It’s difficult to say if Verizon’s numbers are true, but it seems a tad bit suspicious to me. If consumers don’t see the benefit in one year contracts, consumer advocates certainly do. When Germany’s economic minister Rainer Bruederle proposed pro-consumer changes to telecom laws, he focused on contract terms. In fact, he proposed a ban on two year contracts and suggested all service contracts last a maximum of twelve months. U.S. regulators have paid a lot of lip service to ETFs and two year contracts but haven’t made any substantial moves in regards to contract lengths.
So now you’ve lost your option for a one year contract with Verizon. But at least you can get your device at a huge discount with your two year contract now, right? Wrong. In January, Verizon axed their “New Every Two” program that allowed you to upgrade your phone every two years. So they’ll still be charging you the high monthly fees associated with recouping the phone cost … except there’s no phone cost to recoup, so it’s just pure profit for them. Very sneaky, Verizon.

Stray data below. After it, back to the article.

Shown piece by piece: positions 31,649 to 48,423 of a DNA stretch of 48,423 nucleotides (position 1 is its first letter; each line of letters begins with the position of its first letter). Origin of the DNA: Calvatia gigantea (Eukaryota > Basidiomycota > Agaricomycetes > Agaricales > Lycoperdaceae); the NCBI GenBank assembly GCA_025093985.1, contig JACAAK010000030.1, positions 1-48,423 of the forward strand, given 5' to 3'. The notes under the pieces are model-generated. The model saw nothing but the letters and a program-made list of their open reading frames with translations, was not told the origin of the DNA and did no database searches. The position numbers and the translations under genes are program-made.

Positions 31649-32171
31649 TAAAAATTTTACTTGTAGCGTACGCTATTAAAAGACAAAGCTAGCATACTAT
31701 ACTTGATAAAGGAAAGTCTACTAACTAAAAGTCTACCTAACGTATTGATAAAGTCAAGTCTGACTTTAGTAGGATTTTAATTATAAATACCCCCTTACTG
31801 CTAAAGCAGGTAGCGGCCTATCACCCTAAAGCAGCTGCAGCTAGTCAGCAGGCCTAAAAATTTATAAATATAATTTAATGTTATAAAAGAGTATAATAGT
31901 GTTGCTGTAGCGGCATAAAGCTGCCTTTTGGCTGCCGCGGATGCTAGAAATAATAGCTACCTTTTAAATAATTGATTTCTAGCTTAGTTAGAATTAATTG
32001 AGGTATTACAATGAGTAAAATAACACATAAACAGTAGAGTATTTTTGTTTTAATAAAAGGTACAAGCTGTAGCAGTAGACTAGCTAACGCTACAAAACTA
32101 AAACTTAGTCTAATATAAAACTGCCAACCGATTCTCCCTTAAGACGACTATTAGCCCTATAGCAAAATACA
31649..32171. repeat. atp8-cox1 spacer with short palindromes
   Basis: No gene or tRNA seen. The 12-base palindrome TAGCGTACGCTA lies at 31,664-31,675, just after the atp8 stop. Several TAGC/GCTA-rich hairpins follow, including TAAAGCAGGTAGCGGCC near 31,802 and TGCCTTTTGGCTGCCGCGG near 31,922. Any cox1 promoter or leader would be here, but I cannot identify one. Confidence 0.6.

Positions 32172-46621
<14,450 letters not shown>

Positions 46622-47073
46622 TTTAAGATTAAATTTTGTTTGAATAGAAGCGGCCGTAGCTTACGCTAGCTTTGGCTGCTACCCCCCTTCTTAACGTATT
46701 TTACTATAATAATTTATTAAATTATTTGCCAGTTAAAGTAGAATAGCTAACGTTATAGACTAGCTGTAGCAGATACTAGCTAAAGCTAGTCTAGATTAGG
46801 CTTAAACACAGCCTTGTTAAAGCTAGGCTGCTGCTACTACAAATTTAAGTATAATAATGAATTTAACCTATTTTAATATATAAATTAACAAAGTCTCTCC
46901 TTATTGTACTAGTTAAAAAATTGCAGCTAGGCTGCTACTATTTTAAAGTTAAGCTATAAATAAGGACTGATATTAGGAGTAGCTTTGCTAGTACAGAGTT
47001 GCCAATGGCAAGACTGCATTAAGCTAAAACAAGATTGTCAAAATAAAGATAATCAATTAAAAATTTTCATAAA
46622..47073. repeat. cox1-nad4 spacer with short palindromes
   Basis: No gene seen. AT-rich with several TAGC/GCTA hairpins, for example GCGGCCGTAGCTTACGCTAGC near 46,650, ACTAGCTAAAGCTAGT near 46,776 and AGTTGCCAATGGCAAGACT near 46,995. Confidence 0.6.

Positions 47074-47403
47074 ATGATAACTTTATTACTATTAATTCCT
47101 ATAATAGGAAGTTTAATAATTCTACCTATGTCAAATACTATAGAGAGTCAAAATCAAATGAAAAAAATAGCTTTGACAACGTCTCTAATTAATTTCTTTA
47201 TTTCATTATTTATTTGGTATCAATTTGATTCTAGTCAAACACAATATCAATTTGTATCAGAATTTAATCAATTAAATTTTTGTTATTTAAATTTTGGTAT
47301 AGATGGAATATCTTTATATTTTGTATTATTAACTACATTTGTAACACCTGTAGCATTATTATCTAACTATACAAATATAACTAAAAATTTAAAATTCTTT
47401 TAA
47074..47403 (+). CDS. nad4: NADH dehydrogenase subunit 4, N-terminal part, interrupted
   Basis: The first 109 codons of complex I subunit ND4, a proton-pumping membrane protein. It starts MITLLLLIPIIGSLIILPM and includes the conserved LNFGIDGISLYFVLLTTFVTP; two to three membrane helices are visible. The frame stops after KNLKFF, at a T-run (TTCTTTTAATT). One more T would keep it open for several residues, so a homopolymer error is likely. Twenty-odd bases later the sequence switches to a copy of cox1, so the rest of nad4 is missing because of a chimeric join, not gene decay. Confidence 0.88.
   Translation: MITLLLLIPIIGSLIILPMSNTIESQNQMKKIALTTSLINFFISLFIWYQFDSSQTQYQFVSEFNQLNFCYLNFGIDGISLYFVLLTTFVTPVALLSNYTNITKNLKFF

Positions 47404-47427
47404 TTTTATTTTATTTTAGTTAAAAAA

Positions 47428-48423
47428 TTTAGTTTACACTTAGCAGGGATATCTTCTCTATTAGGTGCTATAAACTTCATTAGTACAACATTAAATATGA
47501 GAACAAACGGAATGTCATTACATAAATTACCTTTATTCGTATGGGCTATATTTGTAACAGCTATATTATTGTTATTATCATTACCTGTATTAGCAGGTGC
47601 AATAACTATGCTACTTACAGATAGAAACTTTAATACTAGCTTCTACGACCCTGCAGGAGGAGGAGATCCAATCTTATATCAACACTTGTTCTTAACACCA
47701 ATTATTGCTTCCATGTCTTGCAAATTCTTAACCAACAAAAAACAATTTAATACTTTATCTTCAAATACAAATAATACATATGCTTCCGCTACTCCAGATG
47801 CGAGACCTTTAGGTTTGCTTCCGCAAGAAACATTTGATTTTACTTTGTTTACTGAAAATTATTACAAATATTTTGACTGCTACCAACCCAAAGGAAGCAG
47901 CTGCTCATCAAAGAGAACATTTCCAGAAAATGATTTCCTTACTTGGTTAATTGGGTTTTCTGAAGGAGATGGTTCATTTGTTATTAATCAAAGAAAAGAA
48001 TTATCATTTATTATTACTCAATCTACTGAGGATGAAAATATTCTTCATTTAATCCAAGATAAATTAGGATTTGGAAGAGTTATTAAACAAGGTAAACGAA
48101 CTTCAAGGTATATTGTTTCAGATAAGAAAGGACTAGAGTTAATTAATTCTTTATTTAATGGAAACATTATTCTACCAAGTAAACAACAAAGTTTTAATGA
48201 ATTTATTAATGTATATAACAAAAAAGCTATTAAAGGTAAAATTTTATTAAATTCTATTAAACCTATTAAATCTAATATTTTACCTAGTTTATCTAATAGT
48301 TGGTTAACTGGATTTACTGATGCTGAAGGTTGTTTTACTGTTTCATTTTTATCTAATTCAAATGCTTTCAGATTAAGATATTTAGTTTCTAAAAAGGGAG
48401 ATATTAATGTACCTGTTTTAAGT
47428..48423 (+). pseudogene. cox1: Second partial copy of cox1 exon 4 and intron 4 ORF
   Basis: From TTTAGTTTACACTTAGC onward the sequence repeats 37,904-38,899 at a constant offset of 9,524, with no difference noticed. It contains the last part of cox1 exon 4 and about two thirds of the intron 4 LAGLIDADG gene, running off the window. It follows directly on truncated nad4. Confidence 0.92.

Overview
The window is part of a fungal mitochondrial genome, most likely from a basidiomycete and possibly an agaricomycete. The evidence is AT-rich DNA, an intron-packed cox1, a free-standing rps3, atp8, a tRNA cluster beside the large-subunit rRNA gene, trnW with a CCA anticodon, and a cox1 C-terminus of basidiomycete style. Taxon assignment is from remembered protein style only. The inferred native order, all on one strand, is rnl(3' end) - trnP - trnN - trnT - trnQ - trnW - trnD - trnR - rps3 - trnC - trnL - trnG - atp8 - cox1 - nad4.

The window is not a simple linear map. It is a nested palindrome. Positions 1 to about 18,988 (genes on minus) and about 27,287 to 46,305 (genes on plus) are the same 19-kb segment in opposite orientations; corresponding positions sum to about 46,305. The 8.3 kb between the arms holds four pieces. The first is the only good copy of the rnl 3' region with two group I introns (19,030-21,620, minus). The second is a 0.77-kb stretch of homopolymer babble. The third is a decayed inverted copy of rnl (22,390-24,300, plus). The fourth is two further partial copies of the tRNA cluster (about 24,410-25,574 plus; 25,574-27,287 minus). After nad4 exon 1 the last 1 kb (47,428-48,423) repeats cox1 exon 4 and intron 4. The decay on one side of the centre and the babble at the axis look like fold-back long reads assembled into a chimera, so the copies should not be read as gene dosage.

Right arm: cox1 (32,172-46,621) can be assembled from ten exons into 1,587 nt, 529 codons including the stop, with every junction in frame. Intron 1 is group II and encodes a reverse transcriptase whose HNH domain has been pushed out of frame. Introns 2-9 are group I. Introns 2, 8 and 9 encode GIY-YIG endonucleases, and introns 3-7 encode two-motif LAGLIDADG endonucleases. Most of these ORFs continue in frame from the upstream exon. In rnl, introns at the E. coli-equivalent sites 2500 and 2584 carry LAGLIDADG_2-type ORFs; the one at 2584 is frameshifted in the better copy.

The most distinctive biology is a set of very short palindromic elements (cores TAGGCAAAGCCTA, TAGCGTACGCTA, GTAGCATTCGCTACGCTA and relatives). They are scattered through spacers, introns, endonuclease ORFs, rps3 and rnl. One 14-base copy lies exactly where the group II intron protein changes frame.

There are rumors that Verizon will be offering a $50/month month to month plan with unlimited calls and text with an additional $30/month for data. This would be an excellent option for those of us ready to loose ourselves from the shackles of oppressive phone contracts, but as of now they are still rumors. In fact, Verizon purposefully leaked the information to DroidLife the day after they announced the end of their one year contracts. It’s hard to tell if they are serious or if it was a PR move to soften the blowback from canceling the one year contracts. Only time will tell.
Common cents no longer makes sense? (I know, I know, terrible pun, but it needed to be said) According to an article by Fierce Wireless, Sprint announced last week that it was ending one of its many prepaid mobile phone service providers: Common Cents Mobile. Common Cents wasn’t the cheapest or best prepaid mobile phone service out there, but it did have an interesting trick up its sleeve.